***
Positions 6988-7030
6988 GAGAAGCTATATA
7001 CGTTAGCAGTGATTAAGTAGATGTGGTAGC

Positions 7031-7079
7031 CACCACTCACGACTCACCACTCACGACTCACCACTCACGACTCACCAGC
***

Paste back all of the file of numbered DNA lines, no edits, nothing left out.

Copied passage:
Positions 6988-7030
6988 GAGAAGCTATATA
7001 CGTTAGCAGTGATTAAGTAGATGTGGTAGC

Positions 7031-7079
7031 CACCACTCACGACTCACCACTCACGACTCACCACTCACGACTCACCAGC